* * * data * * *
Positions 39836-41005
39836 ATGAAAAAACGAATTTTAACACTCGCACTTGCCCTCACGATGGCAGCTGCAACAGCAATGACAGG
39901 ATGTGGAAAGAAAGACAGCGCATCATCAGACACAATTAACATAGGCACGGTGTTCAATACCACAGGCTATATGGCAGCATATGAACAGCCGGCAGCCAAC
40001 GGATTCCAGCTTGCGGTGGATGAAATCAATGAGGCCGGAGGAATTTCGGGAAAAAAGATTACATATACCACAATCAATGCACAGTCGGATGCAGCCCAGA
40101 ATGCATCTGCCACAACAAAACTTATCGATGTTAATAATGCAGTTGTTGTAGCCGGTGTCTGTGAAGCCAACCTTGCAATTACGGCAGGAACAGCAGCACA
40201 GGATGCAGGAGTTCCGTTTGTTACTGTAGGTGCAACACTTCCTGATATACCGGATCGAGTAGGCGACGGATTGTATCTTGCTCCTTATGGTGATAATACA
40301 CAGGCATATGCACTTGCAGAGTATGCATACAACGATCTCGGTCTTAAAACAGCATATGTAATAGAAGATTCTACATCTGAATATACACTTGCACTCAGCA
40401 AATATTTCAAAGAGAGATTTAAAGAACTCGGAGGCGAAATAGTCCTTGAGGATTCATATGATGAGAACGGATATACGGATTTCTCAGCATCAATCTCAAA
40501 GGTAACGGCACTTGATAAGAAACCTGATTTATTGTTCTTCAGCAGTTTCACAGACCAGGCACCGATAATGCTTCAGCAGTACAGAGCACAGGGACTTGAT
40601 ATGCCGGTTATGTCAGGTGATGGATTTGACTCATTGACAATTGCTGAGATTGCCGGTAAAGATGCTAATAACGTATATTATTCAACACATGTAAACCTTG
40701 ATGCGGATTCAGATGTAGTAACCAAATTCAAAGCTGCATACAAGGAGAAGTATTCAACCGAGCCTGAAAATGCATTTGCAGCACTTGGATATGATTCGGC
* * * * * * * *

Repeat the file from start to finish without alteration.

Positions 39836-41005
39836 ATGAAAAAACGAATTTTAACACTCGCACTTGCCCTCACGATGGCAGCTGCAACAGCAATGACAGG
39901 ATGTGGAAAGAAAGACAGCGCATCATCAGACACAATTAACATAGGCACGGTGTTCAATACCACAGGCTATATGGCAGCATATGAACAGCCGGCAGCCAAC
40001 GGATTCCAGCTTGCGGTGGATGAAATCAATGAGGCCGGAGGAATTTCGGGAAAAAAGATTACATATACCACAATCAATGCACAGTCGGATGCAGCCCAGA
40101 ATGCATCTGCCACAACAAAACTTATCGATGTTAATAATGCAGTTGTTGTAGCCGGTGTCTGTGAAGCCAACCTTGCAATTACGGCAGGAACAGCAGCACA
40201 GGATGCAGGAGTTCCGTTTGTTACTGTAGGTGCAACACTTCCTGATATACCGGATCGAGTAGGCGACGGATTGTATCTTGCTCCTTATGGTGATAATACA
40301 CAGGCATATGCACTTGCAGAGTATGCATACAACGATCTCGGTCTTAAAACAGCATATGTAATAGAAGATTCTACATCTGAATATACACTTGCACTCAGCA
40401 AATATTTCAAAGAGAGATTTAAAGAACTCGGAGGCGAAATAGTCCTTGAGGATTCATATGATGAGAACGGATATACGGATTTCTCAGCATCAATCTCAAA
40501 GGTAACGGCACTTGATAAGAAACCTGATTTATTGTTCTTCAGCAGTTTCACAGACCAGGCACCGATAATGCTTCAGCAGTACAGAGCACAGGGACTTGAT
40601 ATGCCGGTTATGTCAGGTGATGGATTTGACTCATTGACAATTGCTGAGATTGCCGGTAAAGATGCTAATAACGTATATTATTCAACACATGTAAACCTTG
40701 ATGCGGATTCAGATGTAGTAACCAAATTCAAAGCTGCATACAAGGAGAAGTATTCAACCGAGCCTGAAAATGCATTTGCAGCACTTGGATATGATTCGGC